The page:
Guest Post by Kate Schuyler, Collective Circle Member & Retreat Attendee/Mentor
Have you ever wondered why circle members come back to 4-day Heart Foundation programs season after season? It’s so the deep transformation we experience in a circle has a chance to anchor in our daily lives. As we build onto a strong foundation, we can continue to evolve the practices and deepen our understanding of connection for embodied living.
After attending 4 Heart Foundations, some of our members wish to learn more about shared leadership in the Way of the Circle. We offer a mentorship pathway to experience these retreats in a whole new way. Here Kate shares about her experience attending Heart Foundation retreats and entering the mentor-in-training as a new pathway to self-discovery.
As I sit here under these trees, supported by the buzz of locusts above, I recall a life prior to joining the heart centred path I am now on. Lack of connection (with others and myself), low self confidence, a plethora of unhealthy coping mechanisms, and an overall desire to remain small, were part of daily life. The transformation I have felt has been unmeasurable, and I fear writing this will not convey my gratitude for the love and care that I have felt at The Edge.
Although my healing path did not begin at The Edge, as I had been seeing mentors and practitioners prior, the Heart Foundation retreats helped catapult me in ways one-on-one mentoring, self reflection and practice could not.
Every retreat was “coincidently” exactly what I needed at that time. Whether it was being seen and heard by a group of compassionate beings, held by nature when I needed the extra support, a giant belly laugh, a magical moment or gently being coaxed out of my comfort zone, I found it at these retreats. Perhaps, with ease and grace, those moments found me.
Following the retreats, I found little by little, I would notice the synchronicities around me. I would see my reflection being mirrored in people, places and things, my inner voice would grow louder and slowly but surely, I would begin to listen. This has been a path of finding out who I am. Like, who I really, really am.
Seemingly, my time at the Heart Foundation retreats could be categorized into ‘retreats where I was a participant’ and ‘retreats where I was a mentor-in-training’. But in actuality, I feel it has been a seamless process throughout. That making the move from “me” to “we” as a mentor-in-training was a natural part of my progression. It’s a building process, starting with the foundation.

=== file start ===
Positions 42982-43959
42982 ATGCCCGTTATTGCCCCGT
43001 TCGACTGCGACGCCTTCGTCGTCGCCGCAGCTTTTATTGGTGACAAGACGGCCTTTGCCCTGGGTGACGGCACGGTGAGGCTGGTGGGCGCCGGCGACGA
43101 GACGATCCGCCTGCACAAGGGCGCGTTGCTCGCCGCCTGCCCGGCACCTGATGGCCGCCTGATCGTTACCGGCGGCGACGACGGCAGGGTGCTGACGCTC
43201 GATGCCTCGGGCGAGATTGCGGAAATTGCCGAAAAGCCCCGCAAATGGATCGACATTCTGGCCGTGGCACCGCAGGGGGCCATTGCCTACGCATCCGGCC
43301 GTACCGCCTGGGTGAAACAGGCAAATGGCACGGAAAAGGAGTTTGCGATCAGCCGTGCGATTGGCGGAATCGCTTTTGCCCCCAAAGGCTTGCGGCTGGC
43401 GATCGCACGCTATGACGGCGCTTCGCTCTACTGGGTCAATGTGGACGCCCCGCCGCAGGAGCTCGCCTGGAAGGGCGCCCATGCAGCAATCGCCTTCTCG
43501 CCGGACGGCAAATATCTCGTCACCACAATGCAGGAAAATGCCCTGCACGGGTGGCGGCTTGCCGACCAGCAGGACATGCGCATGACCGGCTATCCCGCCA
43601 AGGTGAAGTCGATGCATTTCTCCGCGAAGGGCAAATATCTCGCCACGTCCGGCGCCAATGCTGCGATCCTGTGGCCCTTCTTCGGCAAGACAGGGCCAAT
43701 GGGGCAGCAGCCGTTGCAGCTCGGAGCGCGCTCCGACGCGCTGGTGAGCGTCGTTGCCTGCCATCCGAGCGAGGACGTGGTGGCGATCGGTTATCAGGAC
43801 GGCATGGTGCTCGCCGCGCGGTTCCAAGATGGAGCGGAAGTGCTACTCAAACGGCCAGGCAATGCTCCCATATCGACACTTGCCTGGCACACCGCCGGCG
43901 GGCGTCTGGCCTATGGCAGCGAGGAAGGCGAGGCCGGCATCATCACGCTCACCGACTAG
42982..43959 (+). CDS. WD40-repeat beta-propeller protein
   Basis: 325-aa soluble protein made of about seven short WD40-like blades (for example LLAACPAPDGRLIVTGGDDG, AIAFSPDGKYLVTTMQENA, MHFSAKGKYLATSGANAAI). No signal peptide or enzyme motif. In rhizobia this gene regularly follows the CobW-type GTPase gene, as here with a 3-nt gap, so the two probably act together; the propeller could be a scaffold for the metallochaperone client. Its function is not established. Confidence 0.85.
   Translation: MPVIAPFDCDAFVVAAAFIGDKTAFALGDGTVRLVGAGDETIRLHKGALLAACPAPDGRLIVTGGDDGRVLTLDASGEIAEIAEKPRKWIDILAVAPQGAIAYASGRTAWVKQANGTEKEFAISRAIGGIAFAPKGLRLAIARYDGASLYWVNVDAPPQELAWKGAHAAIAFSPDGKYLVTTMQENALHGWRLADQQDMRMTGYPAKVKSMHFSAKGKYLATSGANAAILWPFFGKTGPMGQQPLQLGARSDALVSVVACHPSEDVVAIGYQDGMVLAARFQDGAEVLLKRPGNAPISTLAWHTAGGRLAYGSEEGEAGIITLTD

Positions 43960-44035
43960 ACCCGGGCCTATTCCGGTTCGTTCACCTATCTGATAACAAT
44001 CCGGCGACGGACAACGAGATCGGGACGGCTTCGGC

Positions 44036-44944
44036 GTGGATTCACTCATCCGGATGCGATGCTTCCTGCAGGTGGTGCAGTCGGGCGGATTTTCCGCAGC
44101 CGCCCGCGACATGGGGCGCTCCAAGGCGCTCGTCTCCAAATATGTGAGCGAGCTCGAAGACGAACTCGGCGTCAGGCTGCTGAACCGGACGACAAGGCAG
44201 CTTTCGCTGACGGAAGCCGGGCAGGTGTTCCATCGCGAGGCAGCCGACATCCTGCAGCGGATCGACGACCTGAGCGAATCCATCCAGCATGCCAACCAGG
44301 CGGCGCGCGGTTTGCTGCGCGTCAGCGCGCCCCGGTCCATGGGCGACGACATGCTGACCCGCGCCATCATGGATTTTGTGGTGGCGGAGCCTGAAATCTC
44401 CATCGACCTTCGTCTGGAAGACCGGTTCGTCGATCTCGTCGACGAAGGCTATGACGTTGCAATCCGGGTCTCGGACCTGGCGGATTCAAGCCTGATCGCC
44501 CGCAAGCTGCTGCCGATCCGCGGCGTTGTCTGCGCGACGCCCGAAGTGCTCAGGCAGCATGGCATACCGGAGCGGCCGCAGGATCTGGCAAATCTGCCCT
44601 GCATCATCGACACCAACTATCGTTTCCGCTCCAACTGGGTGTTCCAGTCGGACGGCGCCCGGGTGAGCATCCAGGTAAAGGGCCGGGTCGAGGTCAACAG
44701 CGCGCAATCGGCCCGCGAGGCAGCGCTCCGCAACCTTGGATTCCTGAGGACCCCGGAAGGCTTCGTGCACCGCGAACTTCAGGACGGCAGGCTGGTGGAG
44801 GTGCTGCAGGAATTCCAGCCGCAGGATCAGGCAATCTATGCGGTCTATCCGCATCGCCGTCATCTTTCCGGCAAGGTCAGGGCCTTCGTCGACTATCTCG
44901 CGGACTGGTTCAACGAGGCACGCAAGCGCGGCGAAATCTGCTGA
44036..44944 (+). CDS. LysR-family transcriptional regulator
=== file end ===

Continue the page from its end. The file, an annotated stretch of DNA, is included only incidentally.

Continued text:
Now let’s not be fooled though, that jump from participant to mentor-in-training, for me, was a very scary one. I was sick with nerves for weeks prior. One of those “Don’t think about that!” sort of anxieties. I pushed through it and was so blown away by my immediate internal shifts that I was on my email a few days after the retreat signing up for the next one.
One of my fears during the retreats as a participant was that I would get quite tired. I would use my breaks to lay on the ground, or in bed, and just rest. As a mentor-in-training, I was worried I would not have the energy to fulfill my tasks. To my surprise, there seemed to be a secret reservoir of energy in me, reserved and available for this role. I realized my fears had been stuck in the old paradigm, that work was a sacrifice, that work was hard and depleting. Instead I found the fulfillment of being in service energized, excited and filled me up.
One of the greatest honours of the role of mentor-in-training for me has been being part of the weaving that happens when the mentor pod is deciding what the next activities will be. I love symbology and ceremony, and at the last retreat I felt privileged to be at the table with a group of strong facilitators. At home, I have been conducting ceremonies for a number of years in private. But at these retreats, each participant brings their own piece, whether it’s something they mention in passing, or something they consciously add. This group dynamic creates such a powerful brew when each person is adding their own flavour to the pot.
Throughout my time attending Heart Foundation retreats, my inner voice has grown more and more pronounced. And with that, my behaviours have changed. One example, which may seem small, but was life changing, was an intuitive knowing to put my hand on my heart, at night in bed, and say loving words to myself. To sink into the feeling of each word and feel which exact phrases sparked emotion. At first, I couldn’t feel much (let’s be real, I felt nothing). But I knew to keep practicing. I practiced this nightly, only about a minute or so per night, until one night, I felt something. A spark. A connection. I was hooked! I extended the one minute to about ten, as the feeling I felt was brand new and highly welcome.
Fast forward a month or two later, I attended a group connection building workshop. One of our first activities was to stand in a circle, with our hand on our heart and connect in saying loving phrases to ourselves. In that moment, I was blown away. This was the exact same activity my intuition guied me to practice. And in that moment, I realized, if I had not been practicing, I would have maybe felt like I “couldn’t do it” or “it wasn’t possible for me” during the workshop. But instead, I saw how continuous practice helped me make a monumental step. I was then able to share this practice with those at The Edge. And that is only a part of how the beautiful ripple effect can work, from “me” to “we”.
Heart Foundation seasonal retreats are open to participants of all experience levels. Each retreat has a guiding theme that explores different aspects of building a strong and sustainable foundation of heart-centered living. Find out about upcoming retreats here
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